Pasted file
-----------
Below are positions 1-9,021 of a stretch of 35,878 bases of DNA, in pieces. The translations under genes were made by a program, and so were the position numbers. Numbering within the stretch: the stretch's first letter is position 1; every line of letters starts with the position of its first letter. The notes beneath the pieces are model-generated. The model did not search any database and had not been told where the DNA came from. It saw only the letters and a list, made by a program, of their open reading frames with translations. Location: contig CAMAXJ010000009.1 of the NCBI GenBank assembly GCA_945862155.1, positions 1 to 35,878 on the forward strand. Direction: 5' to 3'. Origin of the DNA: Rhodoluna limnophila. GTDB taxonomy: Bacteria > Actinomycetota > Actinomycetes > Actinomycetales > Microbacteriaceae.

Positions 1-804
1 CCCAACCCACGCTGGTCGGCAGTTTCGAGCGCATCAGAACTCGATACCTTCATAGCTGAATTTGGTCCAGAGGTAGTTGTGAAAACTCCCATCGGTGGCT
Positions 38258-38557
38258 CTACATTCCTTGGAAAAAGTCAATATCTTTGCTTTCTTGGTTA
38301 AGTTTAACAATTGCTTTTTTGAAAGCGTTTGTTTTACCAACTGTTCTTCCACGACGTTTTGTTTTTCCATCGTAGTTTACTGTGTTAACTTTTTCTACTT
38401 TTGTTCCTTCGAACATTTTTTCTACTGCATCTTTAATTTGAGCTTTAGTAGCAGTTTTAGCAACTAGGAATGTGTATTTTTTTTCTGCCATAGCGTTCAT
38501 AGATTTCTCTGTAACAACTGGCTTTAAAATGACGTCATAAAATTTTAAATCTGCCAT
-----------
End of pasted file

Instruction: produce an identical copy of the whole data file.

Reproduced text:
Below are positions 1-9,021 of a stretch of 35,878 bases of DNA, in pieces. The translations under genes were made by a program, and so were the position numbers. Numbering within the stretch: the stretch's first letter is position 1; every line of letters starts with the position of its first letter. The notes beneath the pieces are model-generated. The model did not search any database and had not been told where the DNA came from. It saw only the letters and a list, made by a program, of their open reading frames with translations. Location: contig CAMAXJ010000009.1 of the NCBI GenBank assembly GCA_945862155.1, positions 1 to 35,878 on the forward strand. Direction: 5' to 3'. Origin of the DNA: Rhodoluna limnophila. GTDB taxonomy: Bacteria > Actinomycetota > Actinomycetes > Actinomycetales > Microbacteriaceae.

Positions 1-804
1 CCCAACCCACGCTGGTCGGCAGTTTCGAGCGCATCAGAACTCGATACCTTCATAGCTGAATTTGGTCCAGAGGTAGTTGTGAAAACTCCCATCGGTGGCT
Positions 38258-38557
38258 CTACATTCCTTGGAAAAAGTCAATATCTTTGCTTTCTTGGTTA
38301 AGTTTAACAATTGCTTTTTTGAAAGCGTTTGTTTTACCAACTGTTCTTCCACGACGTTTTGTTTTTCCATCGTAGTTTACTGTGTTAACTTTTTCTACTT
38401 TTGTTCCTTCGAACATTTTTTCTACTGCATCTTTAATTTGAGCTTTAGTAGCAGTTTTAGCAACTAGGAATGTGTATTTTTTTTCTGCCATAGCGTTCAT
38501 AGATTTCTCTGTAACAACTGGCTTTAAAATGACGTCATAAAATTTTAAATCTGCCAT